Rhee Brings Spotlight to State Legislatures

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Michelle Rhee appeared on the cover of Newsweek in 2010 after resigning as chancellor of Washington D.C.

Michelle Rhee appeared on the cover of Newsweek in 2010 after resigning as chancellor of Washington D.C.

The controversial former chancellor of Washington D.C. schools is hopscotching the country this month, dropping in as state legislatures reconvene for the year. Michelle Rhee is using a political machine to push dozens of policy points from Missouri and Ohio to Georgia and Tennessee.

Rhee is probably the most well known ex-superintendent in the country. This week PBS Frontline ran a documentary about her time as D.C. chancellor. She was treated a bit like a rock star, even on the playground.

“Can you give me an autograph?” asks a student. “Me too,” says another.

“An autograph? Why do you want my autograph? I’m not famous,” Rhee responds.

Rhee also made enemies, particularly with the teacher’s union. She was fond – and even proud – of firing principals. One was let go with Frontline’s cameras rolling.

Watch The Education of Michelle Rhee on PBS. See more from FRONTLINE.

Ultimately Rhee resigned as a new mayor was elected. But instead of taking of a job with the next district seeking a shakeup, she took her talents well outside the Baltimore classroom where she started her career. Rhee launched an advocacy group called “StudentsFirst.” She is its face, though she contends the organization is larger than her.

“More than me, it’s really our members,” she says.

The group claims two million members – 40,000 just in Tennessee.

Membership involves little more than signing a mailing list. Still, Rhee says parents are calling for the reforms she wants. And she defends against the charge that she’s playing politics with education.

Matching the Unions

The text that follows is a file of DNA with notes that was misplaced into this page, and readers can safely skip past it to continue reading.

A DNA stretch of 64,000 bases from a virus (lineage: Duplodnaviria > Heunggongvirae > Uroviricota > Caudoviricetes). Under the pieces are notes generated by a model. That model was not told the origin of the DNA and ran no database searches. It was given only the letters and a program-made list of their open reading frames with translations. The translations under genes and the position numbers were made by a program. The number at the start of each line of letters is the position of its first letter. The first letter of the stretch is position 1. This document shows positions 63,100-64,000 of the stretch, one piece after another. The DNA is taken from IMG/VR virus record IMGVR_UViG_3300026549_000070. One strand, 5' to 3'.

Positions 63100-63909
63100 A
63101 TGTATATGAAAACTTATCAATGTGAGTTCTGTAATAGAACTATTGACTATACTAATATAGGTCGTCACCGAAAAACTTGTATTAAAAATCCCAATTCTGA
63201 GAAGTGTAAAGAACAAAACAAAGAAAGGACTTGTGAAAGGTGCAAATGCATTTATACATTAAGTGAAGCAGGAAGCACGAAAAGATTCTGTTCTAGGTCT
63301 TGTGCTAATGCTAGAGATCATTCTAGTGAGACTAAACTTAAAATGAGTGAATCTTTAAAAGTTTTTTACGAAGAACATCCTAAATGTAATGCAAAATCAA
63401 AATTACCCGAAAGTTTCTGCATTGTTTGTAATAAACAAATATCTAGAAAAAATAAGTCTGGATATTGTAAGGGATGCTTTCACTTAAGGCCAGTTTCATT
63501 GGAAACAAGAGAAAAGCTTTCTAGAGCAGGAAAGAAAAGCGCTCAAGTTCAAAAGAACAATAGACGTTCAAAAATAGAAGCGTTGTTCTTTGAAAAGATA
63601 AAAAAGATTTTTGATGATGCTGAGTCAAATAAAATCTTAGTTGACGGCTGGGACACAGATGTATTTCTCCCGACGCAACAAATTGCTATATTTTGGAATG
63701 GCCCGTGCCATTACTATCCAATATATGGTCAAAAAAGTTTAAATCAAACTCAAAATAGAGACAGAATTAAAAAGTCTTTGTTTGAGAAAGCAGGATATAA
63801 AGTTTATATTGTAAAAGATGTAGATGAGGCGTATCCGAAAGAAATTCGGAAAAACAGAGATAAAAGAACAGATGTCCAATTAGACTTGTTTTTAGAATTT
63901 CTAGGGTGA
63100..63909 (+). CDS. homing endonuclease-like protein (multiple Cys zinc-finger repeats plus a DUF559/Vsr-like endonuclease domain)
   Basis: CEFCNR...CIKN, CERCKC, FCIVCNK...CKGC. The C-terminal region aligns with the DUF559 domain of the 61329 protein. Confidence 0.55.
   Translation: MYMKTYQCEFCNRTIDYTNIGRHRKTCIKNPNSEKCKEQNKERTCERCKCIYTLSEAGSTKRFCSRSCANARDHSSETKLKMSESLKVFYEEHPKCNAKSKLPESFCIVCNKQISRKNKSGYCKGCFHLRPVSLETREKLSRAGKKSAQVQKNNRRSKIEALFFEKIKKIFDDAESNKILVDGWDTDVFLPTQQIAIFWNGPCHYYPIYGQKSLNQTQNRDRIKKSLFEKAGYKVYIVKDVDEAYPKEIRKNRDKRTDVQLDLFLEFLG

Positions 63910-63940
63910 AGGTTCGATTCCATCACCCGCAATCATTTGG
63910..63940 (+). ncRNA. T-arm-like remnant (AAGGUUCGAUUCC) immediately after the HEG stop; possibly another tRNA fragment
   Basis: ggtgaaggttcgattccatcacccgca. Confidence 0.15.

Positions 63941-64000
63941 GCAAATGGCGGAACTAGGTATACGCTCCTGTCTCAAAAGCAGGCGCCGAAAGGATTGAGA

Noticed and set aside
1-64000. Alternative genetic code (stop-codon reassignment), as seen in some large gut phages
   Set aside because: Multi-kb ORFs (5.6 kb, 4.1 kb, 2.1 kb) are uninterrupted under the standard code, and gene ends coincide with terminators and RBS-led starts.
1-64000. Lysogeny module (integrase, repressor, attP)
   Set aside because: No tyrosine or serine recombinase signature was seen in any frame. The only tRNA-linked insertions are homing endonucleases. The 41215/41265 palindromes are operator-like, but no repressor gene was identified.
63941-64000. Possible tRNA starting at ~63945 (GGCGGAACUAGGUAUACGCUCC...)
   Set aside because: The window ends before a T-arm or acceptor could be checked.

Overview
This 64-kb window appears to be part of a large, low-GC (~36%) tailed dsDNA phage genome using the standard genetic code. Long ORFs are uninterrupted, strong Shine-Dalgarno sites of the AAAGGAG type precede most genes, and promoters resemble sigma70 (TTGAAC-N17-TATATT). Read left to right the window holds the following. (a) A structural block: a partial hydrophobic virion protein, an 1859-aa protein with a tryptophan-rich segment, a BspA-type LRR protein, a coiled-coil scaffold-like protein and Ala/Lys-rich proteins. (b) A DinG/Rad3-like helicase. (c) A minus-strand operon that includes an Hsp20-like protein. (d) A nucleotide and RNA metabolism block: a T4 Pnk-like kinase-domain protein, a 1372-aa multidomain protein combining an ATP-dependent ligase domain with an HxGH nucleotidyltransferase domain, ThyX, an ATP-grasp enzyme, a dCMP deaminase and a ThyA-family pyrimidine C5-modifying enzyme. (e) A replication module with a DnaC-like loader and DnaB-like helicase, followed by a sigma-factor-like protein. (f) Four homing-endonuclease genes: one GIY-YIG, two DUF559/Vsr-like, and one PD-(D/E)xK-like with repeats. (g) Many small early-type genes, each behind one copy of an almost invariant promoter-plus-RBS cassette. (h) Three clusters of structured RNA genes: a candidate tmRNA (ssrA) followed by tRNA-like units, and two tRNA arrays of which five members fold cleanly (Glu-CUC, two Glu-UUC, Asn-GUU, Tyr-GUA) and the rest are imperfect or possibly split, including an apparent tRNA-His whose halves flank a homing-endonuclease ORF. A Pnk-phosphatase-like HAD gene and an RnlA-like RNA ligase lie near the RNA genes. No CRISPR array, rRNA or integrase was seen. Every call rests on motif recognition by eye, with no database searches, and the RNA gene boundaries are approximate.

“What I have a problem with is that until now there has been no organized national interest group with the same heft as the teacher’s union that is advocating on behalf of children,” Rhee says.

“Since we haven’t had the interests of kids represented, then you end up with a really skewed landscape where all of this money is going into the political system for the interest of adults. And so all we’re doing is seeking to balance that equation.”

And they have, at least in campaign contributions.

StudentsFirst dished out nearly $400,000 to Tennessee legislative and school board candidates in 2012, besting the statewide teacher’s union by thousands of dollars according to the Tennessee Registry of Election Finance.

On this swing through state capitols, Rhee is also writing campaign checks. While in Nashville, she appeared at a fundraiser with Governor Bill Haslam.

“That, obviously, is very disturbing to us,” says Jennifer Croslin Smith, mother of a third grader in Metro Nashville Public Schools.

Smith is one of a handful of parents who’ve formed a competing group called Standing Together for Strong Community Schools. It opposes many of the reforms pushed by StudentsFirst.

“They generally come in with their agenda and try to cram it down their throats,” she says.

A Lengthy Agenda

The agenda includes making a way for charter schools to enter a district even if a local school board says no. Rhee wants vouchers for low income kids stuck in low performing schools and a parent trigger law in every state, making it possible for parents to force change at their school.

No state has all 37 StudentsFirst priorities in place, according to a national report card released by the group this week. Those who have the most – like Louisiana – are not necessarily high performing. But Rhee contends her proposals are transformative.

“Any one of these policies that we have on our agenda, is it going to transform the district? No,” she says. “It’s got to be all of them together.”

Tennessee ranked number 11 in the report card. And already lawmakers are hearing about it through form emails sent through the StudentsFirst website.

State Senator Delores Gresham says her inbox is filling up. She’s the Education Committee chair and one of the dozens who benefited from StudentsFirst campaign contributions.

Gresham stops short of saying she’s in lockstep with StudentsFirst, but she doesn’t take too kindly to characterizations of Rhee’s group as an outside organization swooping in to states like Tennessee.

“On the contrary,” she says. “I see an organization that has – at its heart – a search and a struggle to serve children rather than perpetuate a system that is not working.”

 

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